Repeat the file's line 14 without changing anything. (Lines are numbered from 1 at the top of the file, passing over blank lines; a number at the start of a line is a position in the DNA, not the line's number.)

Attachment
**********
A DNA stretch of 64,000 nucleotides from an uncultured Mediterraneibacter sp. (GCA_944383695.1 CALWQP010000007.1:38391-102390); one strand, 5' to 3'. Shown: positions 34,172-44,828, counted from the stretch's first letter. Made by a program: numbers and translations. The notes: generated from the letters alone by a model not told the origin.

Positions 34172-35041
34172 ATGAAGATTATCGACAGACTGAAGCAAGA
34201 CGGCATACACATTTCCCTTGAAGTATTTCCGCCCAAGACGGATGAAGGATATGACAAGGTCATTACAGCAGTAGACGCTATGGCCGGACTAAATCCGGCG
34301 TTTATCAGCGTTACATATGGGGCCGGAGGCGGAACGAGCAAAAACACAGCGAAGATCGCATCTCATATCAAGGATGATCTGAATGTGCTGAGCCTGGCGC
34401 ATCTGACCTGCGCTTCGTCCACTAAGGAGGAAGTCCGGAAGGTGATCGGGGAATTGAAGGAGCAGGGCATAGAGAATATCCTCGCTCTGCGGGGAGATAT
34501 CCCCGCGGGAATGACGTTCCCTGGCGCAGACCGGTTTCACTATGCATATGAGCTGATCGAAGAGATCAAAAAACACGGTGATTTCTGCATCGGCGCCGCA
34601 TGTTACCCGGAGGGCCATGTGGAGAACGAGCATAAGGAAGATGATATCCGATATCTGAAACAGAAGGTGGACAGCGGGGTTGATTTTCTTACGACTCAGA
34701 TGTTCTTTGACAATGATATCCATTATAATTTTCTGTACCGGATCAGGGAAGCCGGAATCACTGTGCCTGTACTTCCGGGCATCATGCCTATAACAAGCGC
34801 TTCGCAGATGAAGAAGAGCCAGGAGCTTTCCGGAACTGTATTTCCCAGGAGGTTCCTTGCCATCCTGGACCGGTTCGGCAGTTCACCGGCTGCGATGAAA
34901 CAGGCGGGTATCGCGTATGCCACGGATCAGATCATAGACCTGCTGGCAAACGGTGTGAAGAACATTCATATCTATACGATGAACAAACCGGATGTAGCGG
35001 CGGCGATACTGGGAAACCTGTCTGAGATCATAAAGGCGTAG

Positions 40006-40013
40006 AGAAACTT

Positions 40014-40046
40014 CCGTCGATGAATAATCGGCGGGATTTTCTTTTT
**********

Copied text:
40006 AGAAACTT